An inside look at a neighborhood dispute that became an international media feeding frenzy — and it's all about bacon
The Wong Family, which owns Ashbury Market, offered Jim a lease on the deli portion of their building to operate as a commissary for the Bacon Bacon Food Truck (which then had four employees, Angelus included), and they started making bacon. The Planning Department stipulated that Angelus needed a "limited use restaurant" permit to operate. That's when the trouble started.
Shortly after Angelus opened his doors in January of 2012, a handful of neighbors complained about the smell of bacon and the influx of bacon lovers to the new restaurant in their residential neighborhood. Contrary to SNL-fueled legend, none of the neighbors "complained to the cops that [they] smelled bacon." Instead, they filed a discretionary review application, a process in which anyone can urge the Planning Department to take action if it's found that the case demonstrates an exceptional and extraordinary circumstance. The Health Department allowed the restaurant to operate in the interim, as long as issues with the Planning Department were ultimately resolved.
But when the issue still wasn't resolved more than a year later, the Health Department imposed a 75-day deadline by which the planning permits must be secured. Once that deadline passed in May, Bacon Bacon was shut down. This prompted the media frenzy, which continued through July 11 — when the Planning Commission unanimously ruled that it could reopen as long as an air filtration system was installed.
Four major-network television crews filmed the three-hour hearing, periodically running out of the hearing room to grab more videotape. Phylis Johnson-Silk lives around the corner from Bacon Bacon, on Downey St. "If they put in a nail salon," she said during the commission meeting, "[these neighbors] would complain about that. Put in a bakery, then it'd be the smell of yeast!"
"I know [the neighbors] call FedEx when the truck is double parked for deliveries on their block," said Mike Shell, who showed up to defend Bacon Bacon independently of the company in a pork-pink tie.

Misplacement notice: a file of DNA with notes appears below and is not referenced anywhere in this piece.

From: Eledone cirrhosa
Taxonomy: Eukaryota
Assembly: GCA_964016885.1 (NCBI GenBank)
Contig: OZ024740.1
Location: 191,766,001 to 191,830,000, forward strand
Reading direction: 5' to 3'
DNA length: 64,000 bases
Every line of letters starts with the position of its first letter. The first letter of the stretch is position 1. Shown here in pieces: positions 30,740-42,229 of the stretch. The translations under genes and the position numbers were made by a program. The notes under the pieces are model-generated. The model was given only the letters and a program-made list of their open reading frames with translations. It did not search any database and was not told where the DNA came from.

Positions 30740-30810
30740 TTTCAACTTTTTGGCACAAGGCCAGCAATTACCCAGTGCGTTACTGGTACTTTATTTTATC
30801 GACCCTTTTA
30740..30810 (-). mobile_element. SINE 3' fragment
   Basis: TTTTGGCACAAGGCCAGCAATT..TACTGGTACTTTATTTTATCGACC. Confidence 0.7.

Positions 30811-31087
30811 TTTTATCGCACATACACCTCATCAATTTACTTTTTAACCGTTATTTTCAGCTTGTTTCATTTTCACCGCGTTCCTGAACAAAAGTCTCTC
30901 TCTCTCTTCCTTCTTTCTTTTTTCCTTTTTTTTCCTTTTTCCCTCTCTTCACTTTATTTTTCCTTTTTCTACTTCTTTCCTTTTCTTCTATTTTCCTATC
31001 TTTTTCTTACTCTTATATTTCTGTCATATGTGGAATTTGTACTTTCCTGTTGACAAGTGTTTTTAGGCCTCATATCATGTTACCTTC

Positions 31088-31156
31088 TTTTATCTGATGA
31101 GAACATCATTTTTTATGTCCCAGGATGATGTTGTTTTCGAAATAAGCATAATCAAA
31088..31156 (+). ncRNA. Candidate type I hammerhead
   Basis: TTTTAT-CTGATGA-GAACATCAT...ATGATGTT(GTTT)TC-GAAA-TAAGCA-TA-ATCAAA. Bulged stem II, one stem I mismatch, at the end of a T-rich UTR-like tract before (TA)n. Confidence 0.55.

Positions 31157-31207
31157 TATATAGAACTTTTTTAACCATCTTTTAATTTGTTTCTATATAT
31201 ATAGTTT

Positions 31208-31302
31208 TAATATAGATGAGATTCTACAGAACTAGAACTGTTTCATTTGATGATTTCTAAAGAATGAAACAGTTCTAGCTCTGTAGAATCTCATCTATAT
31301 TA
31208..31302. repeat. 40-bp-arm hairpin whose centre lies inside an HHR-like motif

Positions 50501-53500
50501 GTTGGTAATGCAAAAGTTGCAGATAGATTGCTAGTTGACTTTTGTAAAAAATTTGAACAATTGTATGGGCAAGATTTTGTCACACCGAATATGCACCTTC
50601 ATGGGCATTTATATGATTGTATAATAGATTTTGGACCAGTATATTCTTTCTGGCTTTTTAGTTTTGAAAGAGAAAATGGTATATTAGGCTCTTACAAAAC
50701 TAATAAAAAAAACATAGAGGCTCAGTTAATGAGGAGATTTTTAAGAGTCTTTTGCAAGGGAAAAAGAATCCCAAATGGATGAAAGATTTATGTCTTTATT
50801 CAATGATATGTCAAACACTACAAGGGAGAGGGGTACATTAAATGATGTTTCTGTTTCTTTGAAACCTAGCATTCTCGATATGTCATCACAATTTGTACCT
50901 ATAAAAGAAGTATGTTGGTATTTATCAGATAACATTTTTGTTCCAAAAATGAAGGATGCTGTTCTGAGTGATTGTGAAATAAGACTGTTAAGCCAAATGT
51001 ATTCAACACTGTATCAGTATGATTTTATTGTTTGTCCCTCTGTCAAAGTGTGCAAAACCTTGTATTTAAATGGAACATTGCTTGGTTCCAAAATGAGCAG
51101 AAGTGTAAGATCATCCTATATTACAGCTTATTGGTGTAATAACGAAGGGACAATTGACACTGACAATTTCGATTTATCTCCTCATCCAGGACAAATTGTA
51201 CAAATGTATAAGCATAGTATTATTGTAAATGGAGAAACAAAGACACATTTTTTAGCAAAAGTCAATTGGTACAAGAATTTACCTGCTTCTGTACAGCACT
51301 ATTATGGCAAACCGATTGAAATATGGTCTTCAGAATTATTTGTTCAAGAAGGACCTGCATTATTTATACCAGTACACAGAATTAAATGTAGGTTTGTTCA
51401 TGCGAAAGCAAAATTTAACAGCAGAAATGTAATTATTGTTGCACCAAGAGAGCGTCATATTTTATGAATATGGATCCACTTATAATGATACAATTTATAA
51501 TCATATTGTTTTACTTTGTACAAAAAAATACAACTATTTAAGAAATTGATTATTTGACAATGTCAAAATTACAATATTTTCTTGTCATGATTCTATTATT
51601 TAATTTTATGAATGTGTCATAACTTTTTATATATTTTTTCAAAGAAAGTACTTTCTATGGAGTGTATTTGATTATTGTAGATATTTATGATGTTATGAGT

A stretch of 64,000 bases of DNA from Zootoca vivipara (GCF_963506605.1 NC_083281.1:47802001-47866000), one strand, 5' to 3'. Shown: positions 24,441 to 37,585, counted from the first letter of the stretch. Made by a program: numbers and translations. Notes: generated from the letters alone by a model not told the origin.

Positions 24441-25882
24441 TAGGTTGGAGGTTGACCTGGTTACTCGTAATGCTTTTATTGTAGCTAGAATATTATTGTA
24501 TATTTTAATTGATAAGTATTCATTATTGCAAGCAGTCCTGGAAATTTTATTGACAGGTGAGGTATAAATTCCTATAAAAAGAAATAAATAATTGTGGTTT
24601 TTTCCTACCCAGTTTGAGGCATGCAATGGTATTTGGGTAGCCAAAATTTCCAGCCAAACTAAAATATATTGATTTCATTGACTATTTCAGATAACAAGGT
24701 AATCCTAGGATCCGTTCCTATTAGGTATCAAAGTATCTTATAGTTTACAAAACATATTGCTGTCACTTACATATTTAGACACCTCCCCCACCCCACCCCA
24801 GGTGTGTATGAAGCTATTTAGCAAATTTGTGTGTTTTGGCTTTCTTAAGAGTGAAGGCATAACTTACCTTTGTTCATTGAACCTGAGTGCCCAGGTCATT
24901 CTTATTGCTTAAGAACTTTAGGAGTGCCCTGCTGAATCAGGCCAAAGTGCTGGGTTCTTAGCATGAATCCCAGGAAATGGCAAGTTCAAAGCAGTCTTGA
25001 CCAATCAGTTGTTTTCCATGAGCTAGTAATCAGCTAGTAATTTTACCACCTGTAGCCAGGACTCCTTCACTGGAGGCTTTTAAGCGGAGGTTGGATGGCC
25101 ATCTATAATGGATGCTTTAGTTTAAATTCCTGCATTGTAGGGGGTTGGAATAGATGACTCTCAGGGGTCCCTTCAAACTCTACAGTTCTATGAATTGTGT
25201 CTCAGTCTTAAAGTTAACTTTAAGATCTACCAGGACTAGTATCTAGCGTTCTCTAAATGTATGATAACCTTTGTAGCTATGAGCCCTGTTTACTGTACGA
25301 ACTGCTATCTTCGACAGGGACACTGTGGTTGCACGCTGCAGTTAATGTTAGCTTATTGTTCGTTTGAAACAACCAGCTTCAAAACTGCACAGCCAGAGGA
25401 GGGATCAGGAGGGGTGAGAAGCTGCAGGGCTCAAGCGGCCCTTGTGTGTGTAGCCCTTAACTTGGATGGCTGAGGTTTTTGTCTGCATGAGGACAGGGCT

In an email to members of the Haight Ashbury Improvement Association, HAIA president Ted Lowenberg urged opponents to attend the Planning Commission hearing. "We have to get as many voices as possible to attend to say the Commission must take discretionary review," he wrote. "The owner has committed a number of cardinal sins vis-a-vis the normal process of getting a business started, and to simply let this slide through creates havoc with the planning code and process. It would like legalizing Al Capone's liquor sales because he's been doing it for a while, whilst getting away with murder. Now is the time to scream, 'STOP THIS!!!'"
Neighbor David Nevins described for the commission the physical "clouds" of bacon smell that wafted down the block, "almost toxic smelling."
His wife, Inge, visibly teared up after her turn to speak. "This should not be a popularity contest," she said. "This should be about proper placement of a restaurant ... There are people on our sidewalks eating this stuff!"
In Bacon Bacon opponent David Nevins' plea to the Planning Commission, he cited the Wall Street Journal's interview with the head of Iowa State University's Sensory Evaluation Unit as evidence that the bacon smell was a nuisance, while complaining the media overexposure had turned the proceedings into a "joke."
"I have no problem with what the health department did," Angelus said. "They waited a year and a half for us to sort all this out and it wasn't working. The Planning Department was really banking on us resolving the issue with the neighbors."
"This is a residential neighborhood, not a commercial neighborhood," David Nevins said, "The commercial activity that's existed is 'limited commercial use,' which means that it respects the integrity of the neighborhood that it's in."